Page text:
Общо показвания

април 14, 2014

dart and performance (a test journy in game land)

I have been playing with Dart and StageXL for 10 days now and I feel like there are thoughts to be shared. Part of this post is also an update to a thread in the StageXL group

The game is really simple clone of the flappy bird. The main idea is that the gameplay should be easy to implement and understandable in order to allow me to concentrate on the internals of the game and the rendering engine instead of toying too much with the game itself.

At one point I have noticed that the way the original game detects the collision of the bird on the trees is a naive one and often gives false negatives. I went on reading about what is possible and present currently in Dart and StageXL in this regard. Turns out only very basic approach is available internally as StageXL is geared as animation library and not as a game development framework. Never the less this allowed me to play a bit more with the language itself.

For collision detection I have utilized the following approach:

  1. Using the DisplayObject.hitTestObject find element(s) that are potentially colliding (in the test game I developed it could be only one out of ~ 10).
  2. Determine the rectangle where the transformed protagonist will fit.
  3. Using detached canvas element, clear it and draw the transformed image of the protagonist.
  4. Using detached canvas element, clear it and draw the potentially colliding element. 
  5. The 2 canvases used are just big enough to contain the protagonist image.
  6. Compare the non-alpha pixels of the protagonist canvas to the colliding element canvas and there is a pixel where alpha is greater than 0 we want to return true (i.e. there is a collision).

Here are the results of this little experiment.

On PC and DartVM this runs so smooth, one would think why people are not using it all the time. The average time to run the code per frame with complete pixel accurate collision is ~0.35ms (with time limit of ~16ms this is pretty good I think).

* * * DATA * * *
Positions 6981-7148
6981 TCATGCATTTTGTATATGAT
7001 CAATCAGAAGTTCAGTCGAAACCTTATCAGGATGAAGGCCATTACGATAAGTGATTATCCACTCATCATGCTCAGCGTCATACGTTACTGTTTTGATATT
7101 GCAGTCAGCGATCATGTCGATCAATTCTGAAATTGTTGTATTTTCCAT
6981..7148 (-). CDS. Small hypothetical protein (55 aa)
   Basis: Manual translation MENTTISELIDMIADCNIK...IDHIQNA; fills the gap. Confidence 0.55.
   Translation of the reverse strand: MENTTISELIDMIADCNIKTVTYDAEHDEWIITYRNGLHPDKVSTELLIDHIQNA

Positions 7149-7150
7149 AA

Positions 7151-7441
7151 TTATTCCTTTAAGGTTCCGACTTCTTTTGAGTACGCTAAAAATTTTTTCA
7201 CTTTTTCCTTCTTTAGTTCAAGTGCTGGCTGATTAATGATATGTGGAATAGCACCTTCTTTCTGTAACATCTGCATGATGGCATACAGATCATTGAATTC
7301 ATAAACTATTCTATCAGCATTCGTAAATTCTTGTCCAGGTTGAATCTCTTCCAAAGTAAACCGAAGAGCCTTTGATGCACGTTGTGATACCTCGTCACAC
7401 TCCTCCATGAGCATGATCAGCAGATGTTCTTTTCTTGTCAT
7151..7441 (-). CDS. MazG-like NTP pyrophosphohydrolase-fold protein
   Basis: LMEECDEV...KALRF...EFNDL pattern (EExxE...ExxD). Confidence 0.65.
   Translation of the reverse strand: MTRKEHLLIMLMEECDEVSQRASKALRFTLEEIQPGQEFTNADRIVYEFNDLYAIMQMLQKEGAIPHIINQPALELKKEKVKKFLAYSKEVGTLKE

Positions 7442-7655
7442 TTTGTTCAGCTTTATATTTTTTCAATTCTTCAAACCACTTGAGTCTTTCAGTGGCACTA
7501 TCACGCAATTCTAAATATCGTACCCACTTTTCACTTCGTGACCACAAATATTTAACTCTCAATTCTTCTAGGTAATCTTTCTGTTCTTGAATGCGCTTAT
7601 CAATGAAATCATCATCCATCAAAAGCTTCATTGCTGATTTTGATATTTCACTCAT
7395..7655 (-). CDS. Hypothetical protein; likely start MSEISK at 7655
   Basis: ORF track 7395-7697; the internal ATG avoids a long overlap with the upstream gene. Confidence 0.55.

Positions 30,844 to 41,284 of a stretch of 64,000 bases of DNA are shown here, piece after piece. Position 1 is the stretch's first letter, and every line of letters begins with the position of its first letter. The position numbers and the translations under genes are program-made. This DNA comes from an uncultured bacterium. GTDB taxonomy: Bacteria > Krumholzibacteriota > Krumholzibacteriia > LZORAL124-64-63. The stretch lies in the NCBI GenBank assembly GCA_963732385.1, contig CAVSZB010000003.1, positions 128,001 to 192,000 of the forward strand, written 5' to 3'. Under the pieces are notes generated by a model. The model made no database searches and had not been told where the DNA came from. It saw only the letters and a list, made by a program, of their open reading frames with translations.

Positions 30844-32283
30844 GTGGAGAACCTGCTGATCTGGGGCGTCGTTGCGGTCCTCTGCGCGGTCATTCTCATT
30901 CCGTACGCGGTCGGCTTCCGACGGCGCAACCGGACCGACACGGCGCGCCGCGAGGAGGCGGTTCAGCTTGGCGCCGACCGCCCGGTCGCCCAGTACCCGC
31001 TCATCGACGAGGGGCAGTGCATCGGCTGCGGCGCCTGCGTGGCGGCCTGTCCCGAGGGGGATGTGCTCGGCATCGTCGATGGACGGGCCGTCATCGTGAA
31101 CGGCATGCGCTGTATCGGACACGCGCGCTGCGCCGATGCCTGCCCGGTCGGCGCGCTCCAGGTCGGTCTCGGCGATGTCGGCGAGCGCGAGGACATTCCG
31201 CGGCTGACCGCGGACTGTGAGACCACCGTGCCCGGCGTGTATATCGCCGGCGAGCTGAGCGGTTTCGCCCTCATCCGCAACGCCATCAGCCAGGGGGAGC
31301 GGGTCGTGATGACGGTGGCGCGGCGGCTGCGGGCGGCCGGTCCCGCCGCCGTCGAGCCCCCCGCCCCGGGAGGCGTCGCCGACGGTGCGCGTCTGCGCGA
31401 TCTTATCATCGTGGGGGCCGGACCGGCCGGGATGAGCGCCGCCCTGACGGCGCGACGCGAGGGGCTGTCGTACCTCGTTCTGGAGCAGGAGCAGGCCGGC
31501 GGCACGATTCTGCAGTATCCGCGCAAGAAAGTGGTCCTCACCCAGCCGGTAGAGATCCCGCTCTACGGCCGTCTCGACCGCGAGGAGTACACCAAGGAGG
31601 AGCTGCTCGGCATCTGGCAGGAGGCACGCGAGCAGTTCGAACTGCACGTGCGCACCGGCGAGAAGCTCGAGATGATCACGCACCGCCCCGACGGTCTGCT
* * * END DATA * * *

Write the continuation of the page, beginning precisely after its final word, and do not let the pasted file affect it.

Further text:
Compiled to JS it runs at about twice as slow, the frame taking about 0.78ms still pretty good. This is kind of strange since the code is mainly touching webGL, canvas and arithmetics. Canvas and webGL are DOM interfaces and thus there should be no difference, so the only possible place of optimization / speed is the arithmetics (at least this is what I initially thought). I am not an expert in VMs, but having a VM that can run at least twice as fast the calculations is awesome!

However the problems with the 'compile to js' approach start to show as early as here: taking a look at the memory debug panel one could notice a very different pattern in JS world. The game has two different modes: off-game mode where a very simple animation is performed and on-game mode where in addition to the very simple sprite animation of the 'protagonist' obstacles are animated as well as collision detection is performed at each frame.

Here are the images.
DartVM

V8 - Chrome desktop

Notice a difference? Again - the code is only using a single canvas element with 3d context (webGL) to draw the animation on it and internally StageXL is using detached canvases and lots of calculations and canvas transformations. First of all - before the snapshot is taken the memory is force cleaned. Then for the test I let the off-game animation run for a while and then I play a little bit and then I leave it alone again.

On top of using around 4 times more memory (JS VM versus DartVM), JS also shows significant difference in memory allocation patterns when more code paths are executed per frame compared to DartVM. For example in the first image it is impossible to distinguish when I am playing the game and when not, while in the second image taken from JS land it is pretty much very clear - the climbs are much more steeper when the more complex code path is executed. Notice the change in steepness around second 33 in the second picture - this is where I killed my protagonist and the complex animation path is discarded. Notice also the enormous difference in memory allocation - going from 7.2MB up to 10MB in 40 seconds, while in DartVM we went from 1.8MB to 2.9MB in 5 minutes. Actually I had to wait for the garbage collection event to happen in DartVM just to see if it will ever happen, this is why the screenshot of the DartVM is encompassing such a long time period. For a moment there I thought it was broken - how come no GC event....